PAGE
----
We visited Yu County during Lantern Festival to see the action amongst the lanes and streets of the old towns and villages, including the dashuhua performance.
The main places we visited were Yuxian, Nuanquanzhen, and Jimingyi, but we also did a little hike between tiny villages on the nearby loess plateau.
The Temple of the City God-the oldest temple in the town.
We started our walking tour of Yuxian from the temple.
A shot of the main gate of the temple, with the authentic Drum and Bell towers still standing each side.
Delicate design in the wooden architecture.
In front of the temple.
A photo with some local kids.
The Temple of the City God is part of the old city walls of Yuxian.
On the walls.
The words on the board mean 'stand higher, see more', meaning people should make the effort to make their dreams come true.
We walked through Yuxian's old town, heading for the Drum and Bell Tower.
Another shot with local friends, in front of the big arch.
The other side of the Drum and Bell Tower.
Annansi Pagoda, built in 918AD, with a height of 32 metres.
There was a camel by the pagoda … curious!
Also by the pagoda were craft shops selling papercut artwork. We picked up a book with the 12 Chinese zodiac signs.
A big gate in Nuanquan Town.
A decorated gate, with the sign reading 'good weather for the crops'.
On the walls of the Xigu Castle, the highest point of Nuanquan Town.
Part of the old rammed earth walls of Nuanquan Town.
Walking down from the temple.
Photo time with a performer in one of the parades.
Lanterns everywhere, for Lantern Festival.
The gates to the Temple of Hell, with a history of about 600 years.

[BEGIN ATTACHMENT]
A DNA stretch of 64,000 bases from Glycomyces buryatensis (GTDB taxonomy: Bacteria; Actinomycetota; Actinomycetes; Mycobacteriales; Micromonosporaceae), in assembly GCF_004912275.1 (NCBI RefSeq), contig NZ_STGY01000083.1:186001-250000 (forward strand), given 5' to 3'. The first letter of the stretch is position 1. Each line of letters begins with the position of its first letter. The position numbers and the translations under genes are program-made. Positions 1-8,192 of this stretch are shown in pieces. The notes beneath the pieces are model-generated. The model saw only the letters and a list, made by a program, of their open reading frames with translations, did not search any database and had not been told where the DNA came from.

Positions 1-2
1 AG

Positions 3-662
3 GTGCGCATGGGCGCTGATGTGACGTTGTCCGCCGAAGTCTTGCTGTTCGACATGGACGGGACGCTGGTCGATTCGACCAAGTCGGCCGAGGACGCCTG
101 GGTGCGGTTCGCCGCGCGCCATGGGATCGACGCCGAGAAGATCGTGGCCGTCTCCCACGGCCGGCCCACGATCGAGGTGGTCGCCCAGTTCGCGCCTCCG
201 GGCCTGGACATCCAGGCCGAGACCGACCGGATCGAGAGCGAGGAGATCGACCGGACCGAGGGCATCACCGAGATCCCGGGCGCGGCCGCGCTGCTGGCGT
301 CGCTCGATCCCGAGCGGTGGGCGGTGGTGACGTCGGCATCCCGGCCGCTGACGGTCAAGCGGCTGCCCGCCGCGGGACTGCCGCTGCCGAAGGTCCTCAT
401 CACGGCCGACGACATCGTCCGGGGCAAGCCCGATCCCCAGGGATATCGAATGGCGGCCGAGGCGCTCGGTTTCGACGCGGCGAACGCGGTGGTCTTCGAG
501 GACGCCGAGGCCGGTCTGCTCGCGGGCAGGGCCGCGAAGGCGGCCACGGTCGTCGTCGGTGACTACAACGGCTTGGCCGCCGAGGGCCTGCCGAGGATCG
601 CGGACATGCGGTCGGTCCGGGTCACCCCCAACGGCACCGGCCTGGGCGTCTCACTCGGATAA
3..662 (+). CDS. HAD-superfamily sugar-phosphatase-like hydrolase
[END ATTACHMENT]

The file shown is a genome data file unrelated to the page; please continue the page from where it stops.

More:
More photos with local friends.
And another! We were popular!
A censer in the courtyard of the Temple of Hell.
Ready for the dashuhua performance.
The show has begun.
Flying sparks of molten iron.
We took a group shot with one of the fellows who was throwing the molten iron.
After the show we went to dinner.
After dinner we took a short walk to the town square.
The next day we went to visit a remote countryside village.
Many of the villages here were protected by earthen walls. In the Yuxian area there are around 200 villages like this.
Walking down into a gully.
We set off on an easy walk to the next village.
Hiking in the fields around the village.
The youngest hiker in the group.
Dry and desolate loess plateau.
It’s a good place for a photo, right?
On the cliffs above an old river canyon.
We took a walk through the streets of the next village, and bumped into some village elders. They said they'd lived in the village their whole life.
This is the only well for the whole village right now.
We hiked on to the next village.
Through another gully.
This is the main road between two villages.
Here the front of the shrine to the White Horse God. Inside there are old painted murals that tell a legend of the village.
A photo with village kids.
On the way back to Beijing we stopped by Jimingyi, a walled town that dates back to the Ming Dynasty.
The eaves and decorations above the gate of a courtyard in Jimingyi.
Inside, an incense burner.
Tina is showing hikers the typical construction of a local house.
Inside another temple.
Really nice woodwork.
We walked by an old section of the Jimingyi town wall.
On top of the wall, with Cockscomb Mountain in the background.
From the walls we could see all the courtyards in the town.
The pavilion above the main gate.
The walls are about 200m long on each side.
Ready to head home.
Farewell to Jimingyi.